Working From Home? Here’s What You’ll Need

By: Christine Persaud

March 20, 2020

In the wake of the COVID-19 pandemic, many employers are allowing staff to work from home. For some, this was a usual occurrence since many companies have been trialing flexible schedules over the last few years anyway. But for some, it’s a complete departure from the norm, and a lot to wrap your head around.

As someone who has been working from home for the last six years, here’s some advice and tips on what you’ll need in order to do so successfully.

The Equipment

In order to work from home, you will need a dedicated space to work. While admittedly I often work from my couch or dining room table despite having an actual office in the basement, a dedicated office space is essential.

This includes a desk that’s spacious enough to accommodate your laptop or desktop computer, papers and other documents, and a printer and/or scanner. In my home office, I have an Epson EcoTank printer which has been a lifesaver. Because it uses ink reservoirs that can last for up to two years per refill versus cartridges, I never have to rush to the store to buy replacement ink. And since owning mine for four years now, I’ve only ever purchased one a set of replacement bottles, which cost about the same as a replacement cartridge for a premium AIO.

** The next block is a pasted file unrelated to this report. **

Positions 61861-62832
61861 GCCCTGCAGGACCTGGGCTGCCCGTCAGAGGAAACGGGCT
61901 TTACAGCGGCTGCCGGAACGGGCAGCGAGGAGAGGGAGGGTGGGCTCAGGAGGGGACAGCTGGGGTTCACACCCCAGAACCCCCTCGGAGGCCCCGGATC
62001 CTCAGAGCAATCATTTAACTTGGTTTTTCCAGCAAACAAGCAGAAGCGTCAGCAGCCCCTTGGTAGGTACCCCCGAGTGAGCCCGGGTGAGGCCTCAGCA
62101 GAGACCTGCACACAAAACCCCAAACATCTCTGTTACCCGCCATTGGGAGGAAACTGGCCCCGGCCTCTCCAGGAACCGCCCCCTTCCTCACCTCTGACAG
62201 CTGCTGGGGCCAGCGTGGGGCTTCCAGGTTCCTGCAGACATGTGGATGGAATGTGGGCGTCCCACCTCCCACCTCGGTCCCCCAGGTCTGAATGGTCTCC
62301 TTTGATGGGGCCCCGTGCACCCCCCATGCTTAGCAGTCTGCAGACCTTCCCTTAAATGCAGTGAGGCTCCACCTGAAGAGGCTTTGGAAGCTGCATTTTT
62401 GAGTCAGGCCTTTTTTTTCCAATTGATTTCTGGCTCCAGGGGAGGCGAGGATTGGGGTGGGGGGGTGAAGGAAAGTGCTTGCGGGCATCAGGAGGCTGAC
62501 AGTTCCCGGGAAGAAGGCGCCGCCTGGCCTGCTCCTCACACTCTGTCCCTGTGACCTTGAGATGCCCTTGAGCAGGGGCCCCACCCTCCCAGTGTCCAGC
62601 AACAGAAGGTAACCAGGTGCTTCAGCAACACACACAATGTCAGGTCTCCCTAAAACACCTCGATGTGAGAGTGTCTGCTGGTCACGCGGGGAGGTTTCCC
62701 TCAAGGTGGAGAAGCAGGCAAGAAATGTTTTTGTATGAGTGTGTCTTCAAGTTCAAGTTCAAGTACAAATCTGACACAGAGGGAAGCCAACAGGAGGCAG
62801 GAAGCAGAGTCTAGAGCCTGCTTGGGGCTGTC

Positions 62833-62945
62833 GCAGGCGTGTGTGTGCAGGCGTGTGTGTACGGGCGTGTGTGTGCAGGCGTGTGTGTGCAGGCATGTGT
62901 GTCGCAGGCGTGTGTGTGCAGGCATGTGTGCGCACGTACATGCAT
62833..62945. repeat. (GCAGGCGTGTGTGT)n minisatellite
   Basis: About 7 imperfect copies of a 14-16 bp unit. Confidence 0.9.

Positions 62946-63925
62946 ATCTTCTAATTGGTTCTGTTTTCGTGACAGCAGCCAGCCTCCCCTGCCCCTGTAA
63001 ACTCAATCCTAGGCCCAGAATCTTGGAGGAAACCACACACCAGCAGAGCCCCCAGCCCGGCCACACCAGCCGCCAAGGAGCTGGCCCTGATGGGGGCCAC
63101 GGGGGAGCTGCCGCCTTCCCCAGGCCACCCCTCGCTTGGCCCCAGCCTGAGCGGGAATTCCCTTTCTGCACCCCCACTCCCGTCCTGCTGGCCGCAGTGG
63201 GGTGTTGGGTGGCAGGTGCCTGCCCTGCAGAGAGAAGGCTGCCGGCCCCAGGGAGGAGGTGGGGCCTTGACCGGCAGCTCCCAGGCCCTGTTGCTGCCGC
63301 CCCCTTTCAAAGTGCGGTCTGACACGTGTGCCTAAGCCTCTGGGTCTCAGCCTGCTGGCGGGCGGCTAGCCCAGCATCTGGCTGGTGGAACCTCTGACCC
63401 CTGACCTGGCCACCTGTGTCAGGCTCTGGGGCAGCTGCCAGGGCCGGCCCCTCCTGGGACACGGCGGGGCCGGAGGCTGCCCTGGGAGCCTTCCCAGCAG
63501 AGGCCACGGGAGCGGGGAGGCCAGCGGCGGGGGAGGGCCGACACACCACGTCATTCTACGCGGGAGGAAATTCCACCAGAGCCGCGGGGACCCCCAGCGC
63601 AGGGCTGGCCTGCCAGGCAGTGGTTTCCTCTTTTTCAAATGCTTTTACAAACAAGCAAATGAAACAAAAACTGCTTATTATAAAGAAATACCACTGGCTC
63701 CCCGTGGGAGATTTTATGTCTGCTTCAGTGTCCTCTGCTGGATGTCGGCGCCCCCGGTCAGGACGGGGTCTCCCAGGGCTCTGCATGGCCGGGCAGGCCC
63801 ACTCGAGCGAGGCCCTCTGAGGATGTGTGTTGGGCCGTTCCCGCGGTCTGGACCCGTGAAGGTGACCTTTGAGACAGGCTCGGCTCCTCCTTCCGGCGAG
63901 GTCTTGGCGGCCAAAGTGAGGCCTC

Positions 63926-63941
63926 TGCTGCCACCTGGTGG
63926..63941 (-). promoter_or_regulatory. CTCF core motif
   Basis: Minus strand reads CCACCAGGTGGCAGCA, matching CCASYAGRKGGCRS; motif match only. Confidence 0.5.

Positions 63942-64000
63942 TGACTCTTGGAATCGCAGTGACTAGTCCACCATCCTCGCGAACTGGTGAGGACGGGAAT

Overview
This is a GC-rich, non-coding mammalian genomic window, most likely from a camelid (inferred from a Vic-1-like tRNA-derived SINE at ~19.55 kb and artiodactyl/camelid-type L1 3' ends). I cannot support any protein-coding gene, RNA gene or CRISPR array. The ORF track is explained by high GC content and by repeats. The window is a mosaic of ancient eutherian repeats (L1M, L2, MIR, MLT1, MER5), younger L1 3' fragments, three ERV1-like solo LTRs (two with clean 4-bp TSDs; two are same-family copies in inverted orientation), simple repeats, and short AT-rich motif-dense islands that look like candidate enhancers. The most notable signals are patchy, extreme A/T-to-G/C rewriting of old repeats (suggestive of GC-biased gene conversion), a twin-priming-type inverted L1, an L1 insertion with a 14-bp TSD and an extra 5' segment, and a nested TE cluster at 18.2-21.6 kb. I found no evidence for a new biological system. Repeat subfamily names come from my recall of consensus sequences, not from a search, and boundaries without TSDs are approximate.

Make sure you have a comfortable and ergonomic chair as well, especially if your job requires that you sit at a computer for several hours per day. Opt for one that allows you to swivel left and right and lean back when necessary. Consider getting a pillow for your back for added support.

A lot of people these days don’t have a home phone line which means you might have to rely on your smartphone for calls. If you have an ample plan with unlimited long distance or local calling, you might not need to change anything and can use it to communicate as needed. If not, you might need to sign on to a new plan, at least temporarily, and see if your employer will cover the price difference.

You can also call using Wi-Fi-based services and your home Wi-Fi network, or rely on text-based messaging services for communicating with colleagues and clients, like Slack.

It’s a good idea to invest in a good portable Bluetooth speaker that can also work as a speakerphone, and/or a good pair of headphones or wireless earbuds for making hands-free calls or participating in conference calls. Both can also be used for listening to background music, which you might be used to doing at the office.

Alternatively, you might want to consider getting a VoIP service from a company like Ooma for making calls over the Internet.

Depending on your nature of work, a bigger Internet plan might be needed, particularly if you access a lot of bandwidth-intensive websites or have to download or stream large files. Given the current global situation, companies like Rogers and TekSavvy are waiving their overage fees for existing customers. Rogers will be removing data usage caps for customers on limited home Internet plans through to May 31 and Teksavvy up to April 5.